3D-Printed Gun Now Exists
The world's first entirely 3-D printed gun is now a reality.
The world’s first entirely 3-D printed gun is now a reality, Forbes’ Andy Greenberg reports.
Eight months ago, Cody Wilson set out to create the world’s first entirely 3D-printable handgun.
Now he has.
Early next week, Wilson, a 25-year University of Texas law student and founder of the non-profit group Defense Distributed, plans to release the 3D-printable CAD files for a gun he calls “the Liberator,” pictured in its initial form above. He’s agreed to let me document the process of the gun’s creation, so long as I don’t publish details of its mechanics or its testing until it’s been proven to work reliably and the file has been uploaded to Defense Distributed’s online collection of printable gun blueprints at Defcad.org.
All sixteen pieces of the Liberator prototype were printed in ABS plastic with a Dimension SST printer from 3D printing company Stratasys, with the exception of a single nail that’s used as a firing pin. The gun is designed to fire standard handgun rounds, using interchangeable barrels for different calibers of ammunition.
Technically, Defense Distributed’s gun has one other non-printed component: the group added a six ounce chunk of steel into the body to make it detectable by metal detectors in order to comply with the Undetectable Firearms Act. In March, the group also obtained a federal firearms license, making it a legal gun manufacturer.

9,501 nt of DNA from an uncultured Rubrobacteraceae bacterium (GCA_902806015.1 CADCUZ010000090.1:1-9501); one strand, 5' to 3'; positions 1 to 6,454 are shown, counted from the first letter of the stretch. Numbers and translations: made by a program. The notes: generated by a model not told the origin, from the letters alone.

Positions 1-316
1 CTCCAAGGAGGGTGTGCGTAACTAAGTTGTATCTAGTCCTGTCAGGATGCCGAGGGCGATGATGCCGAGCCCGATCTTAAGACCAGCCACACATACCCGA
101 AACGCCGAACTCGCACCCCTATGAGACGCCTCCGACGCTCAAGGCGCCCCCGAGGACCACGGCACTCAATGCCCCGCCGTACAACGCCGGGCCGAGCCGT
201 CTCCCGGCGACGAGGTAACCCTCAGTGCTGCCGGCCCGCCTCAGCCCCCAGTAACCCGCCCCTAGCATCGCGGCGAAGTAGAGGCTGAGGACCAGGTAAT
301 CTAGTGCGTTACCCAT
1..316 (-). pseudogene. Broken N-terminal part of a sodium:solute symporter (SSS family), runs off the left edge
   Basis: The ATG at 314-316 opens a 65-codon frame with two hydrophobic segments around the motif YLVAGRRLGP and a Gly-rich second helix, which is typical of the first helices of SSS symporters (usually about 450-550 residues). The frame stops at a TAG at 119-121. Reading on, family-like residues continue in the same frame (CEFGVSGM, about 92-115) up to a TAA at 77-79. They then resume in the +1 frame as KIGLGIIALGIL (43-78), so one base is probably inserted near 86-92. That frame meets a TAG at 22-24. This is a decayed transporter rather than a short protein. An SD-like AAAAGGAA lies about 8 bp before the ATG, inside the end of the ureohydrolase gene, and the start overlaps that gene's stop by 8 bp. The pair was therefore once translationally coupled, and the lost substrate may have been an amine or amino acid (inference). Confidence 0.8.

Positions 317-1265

Of course, Defcad’s users may not adhere to so many rules. Once the file is online, anyone will be able to download and print the gun in the privacy of their garage, legally or not, with no serial number, background check, or other regulatory hurdles. “You can print a lethal device,” Wilson told me last summer. “It’s kind of scary, but that’s what we’re aiming to show.”
Two thoughts immediately spring to mind. First, 25 years is a long time to spend in law school; three years is the standard for full-time student and four for night students.
Second, once this technology becomes more affordable and widespread—and that’s going to happen very, very soon—it’s going to make a lot of existing laws obsolete.
Indeed, there are already attempts to regulate the technology:
New York congressman Steve Israel has responded to Defense Distributed’s work by introducing a bill that would renew the Undetectable Firearms Act with new provisions aimed specifically at 3D printed components. In January, personal 3D printing firm Makerbot removed all gun components from Thingiverse, its popular site for hosting users’ printable designs.
All of that opposition has only made Wilson more eager to prove the possibility of a 3D printed firearm. “Everyone talks about the 3D printing revolution. Well, what did you think would happen when everyone has the means of production?” Wilson asked when we spoke earlier in the week. “I’m interested to see what the potential for this tool really is. Can it print a gun?”
The very nature of the technology would seem to make it next to impossible to regulate.